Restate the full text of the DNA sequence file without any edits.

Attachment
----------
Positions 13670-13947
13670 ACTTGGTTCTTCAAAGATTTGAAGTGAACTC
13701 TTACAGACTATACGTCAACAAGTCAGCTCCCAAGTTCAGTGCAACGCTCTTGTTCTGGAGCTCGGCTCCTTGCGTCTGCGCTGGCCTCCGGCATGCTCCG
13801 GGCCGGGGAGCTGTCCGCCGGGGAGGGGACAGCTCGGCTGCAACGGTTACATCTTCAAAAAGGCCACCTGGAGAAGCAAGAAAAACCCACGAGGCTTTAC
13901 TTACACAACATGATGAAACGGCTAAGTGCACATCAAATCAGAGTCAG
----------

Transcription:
Positions 13670-13947
13670 ACTTGGTTCTTCAAAGATTTGAAGTGAACTC
13701 TTACAGACTATACGTCAACAAGTCAGCTCCCAAGTTCAGTGCAACGCTCTTGTTCTGGAGCTCGGCTCCTTGCGTCTGCGCTGGCCTCCGGCATGCTCCG
13801 GGCCGGGGAGCTGTCCGCCGGGGAGGGGACAGCTCGGCTGCAACGGTTACATCTTCAAAAAGGCCACCTGGAGAAGCAAGAAAAACCCACGAGGCTTTAC
13901 TTACACAACATGATGAAACGGCTAAGTGCACATCAAATCAGAGTCAG